Letter: There’s still time

I write in response to Kevin Symcox’s column “The View from the 40th Floor” (Feb. 3). While students may fear that career decisions made today will limit their future options, it is unlikely that any choice of career at this point will be their last. In fact, it is more likely that by the time an alumnus is 40, he or she will have had at least 10 jobs (according to a Labor Department study, baby boomers held an average of 10.8 jobs between the ages of 18 and 42).

As the principal career advisor for Yale College alumni, I often speak with people seeking to change careers, frequently to pursue what Kevin refers to as “something crazy or unique.” In the last few months, I’ve spoken with a 48-year-old investment banker seeking to become a teacher, a 29-year-old corporate lawyer wanting to work with the indigent and a 33-year-old commercial real estate professional looking to address the health and fitness issues of children.

Some students may worry that having gotten on “the corporate train,” they will have to ride it until they retire. They may find, however, that they really enjoy the ride, as many of our alumni have.

And for those who don’t, there will likely be plenty of opportunities to change trains.

Jane Ezersky

Feb. 4

The writer is a career counselor at Undergraduate Career Services.

Comments

  • ROFLCOPTER

    HA! Oh Ms. Ezersky, your naivete astounds me. Though your examples of people who want to go from competitive to uncompetitive jobs is amusing, what about those who want to go the other way? (Yes, they’re out there, and they even come from places like Yale — just ask a good chunk of students from the Yale Class of 2009 who went to Teach for America in vastly greater numbers than prior years even though, deep down, they would not have chosen this route had the economy been better.) If you really think these individuals who were forced into positions far less traditional than what they had hoped for will ultimately be able to get their foot into what they wanted as firmly as they otherwise would have, you’re either not saying what you really think or, maybe, UCS needs to do more careful analysis of Yale graduate career paths than rely on anecdotal evidence alone. (Having done such analysis, I can assure you that even for Yalies, one can “trade-down” — but seldom “trade-up” — if they do not start a certain trajectory *very* soon after college.)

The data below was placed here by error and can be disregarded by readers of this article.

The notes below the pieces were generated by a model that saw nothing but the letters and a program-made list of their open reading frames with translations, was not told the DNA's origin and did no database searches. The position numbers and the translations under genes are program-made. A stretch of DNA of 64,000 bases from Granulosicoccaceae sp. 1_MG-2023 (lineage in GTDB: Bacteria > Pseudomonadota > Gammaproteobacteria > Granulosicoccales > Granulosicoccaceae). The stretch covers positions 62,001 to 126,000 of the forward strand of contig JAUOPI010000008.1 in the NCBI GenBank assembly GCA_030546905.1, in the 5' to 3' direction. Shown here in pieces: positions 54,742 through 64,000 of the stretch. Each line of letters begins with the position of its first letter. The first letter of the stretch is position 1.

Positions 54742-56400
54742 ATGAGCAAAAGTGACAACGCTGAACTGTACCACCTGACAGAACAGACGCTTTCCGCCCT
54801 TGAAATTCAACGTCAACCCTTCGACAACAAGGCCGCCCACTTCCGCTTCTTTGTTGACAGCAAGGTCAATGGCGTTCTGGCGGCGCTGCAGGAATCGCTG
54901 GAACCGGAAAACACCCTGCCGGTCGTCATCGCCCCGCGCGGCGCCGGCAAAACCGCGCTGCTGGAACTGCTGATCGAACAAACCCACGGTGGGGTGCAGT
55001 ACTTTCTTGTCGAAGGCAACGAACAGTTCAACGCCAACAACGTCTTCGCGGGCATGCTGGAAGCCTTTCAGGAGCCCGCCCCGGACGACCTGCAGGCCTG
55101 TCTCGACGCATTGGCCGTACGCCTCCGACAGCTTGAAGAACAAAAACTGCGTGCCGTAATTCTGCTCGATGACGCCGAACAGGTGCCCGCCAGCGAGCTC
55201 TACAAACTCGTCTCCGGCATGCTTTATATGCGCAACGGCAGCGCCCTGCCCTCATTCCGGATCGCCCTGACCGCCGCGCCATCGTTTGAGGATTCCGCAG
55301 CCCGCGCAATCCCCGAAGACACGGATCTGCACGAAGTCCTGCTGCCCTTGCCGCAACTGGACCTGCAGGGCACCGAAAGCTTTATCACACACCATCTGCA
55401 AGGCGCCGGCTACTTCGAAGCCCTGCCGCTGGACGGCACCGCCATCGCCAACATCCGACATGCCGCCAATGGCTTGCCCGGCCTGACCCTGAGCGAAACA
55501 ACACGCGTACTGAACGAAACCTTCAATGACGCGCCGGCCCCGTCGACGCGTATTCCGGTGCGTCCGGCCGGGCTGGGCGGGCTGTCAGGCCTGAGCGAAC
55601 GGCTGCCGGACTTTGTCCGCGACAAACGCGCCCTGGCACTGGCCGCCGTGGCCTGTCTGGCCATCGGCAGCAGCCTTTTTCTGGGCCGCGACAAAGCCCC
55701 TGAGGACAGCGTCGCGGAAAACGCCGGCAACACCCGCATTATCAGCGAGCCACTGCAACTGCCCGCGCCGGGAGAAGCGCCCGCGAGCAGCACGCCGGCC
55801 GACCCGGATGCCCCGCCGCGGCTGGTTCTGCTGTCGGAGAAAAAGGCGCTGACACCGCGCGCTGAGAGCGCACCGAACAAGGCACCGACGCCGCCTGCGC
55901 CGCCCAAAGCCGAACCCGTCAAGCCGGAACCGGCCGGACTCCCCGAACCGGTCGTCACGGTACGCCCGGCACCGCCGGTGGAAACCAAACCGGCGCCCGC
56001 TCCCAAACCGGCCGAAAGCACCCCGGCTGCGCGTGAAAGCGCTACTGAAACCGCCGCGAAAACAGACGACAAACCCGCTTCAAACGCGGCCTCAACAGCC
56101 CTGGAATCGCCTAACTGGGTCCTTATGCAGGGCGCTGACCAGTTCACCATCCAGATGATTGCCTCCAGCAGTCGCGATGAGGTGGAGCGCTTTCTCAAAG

Please (and this goes for everyone in a full-time position at UCS) take some accountability here and either provide actionable advice to make a transition or tell the REAL story as it is so students can plan accordingly, even if that means they’ll have to settle (yes, settle) for plan B. Flowers-and-sunshine tales — a popular item among career counselors everywhere — stop being fun to hear when they prove to be blatant departures from the truth.

  • Recent Alum

    In other words, over the past few months, Ms. Ezersky has spoken with a 48-year-old laid-off investment banker, a 29-year-old laid-off corporate lawyer and a 33-year-old laid-off commercial real estate professional.

  • ROFLCOPTER

    I don’t appreciate my name being stolen by my dopplegangers.

  • JAK100

    I am always amused by the snarkiness of most posts here, but what ROFLCOPTOR calls Ms. Ezersky “naivete” misses the point that she was replying to a student’s fear that once in a competitive job he could never get out. Her answer was directly responsive to to his concern. The second response is perhaps correct (I do not know), but which alumni do you suppose are contacting Career Services? There is no doubt the economy is bad, but suggesting that UCS is unaware of that fact or trying to hide it is just silly.

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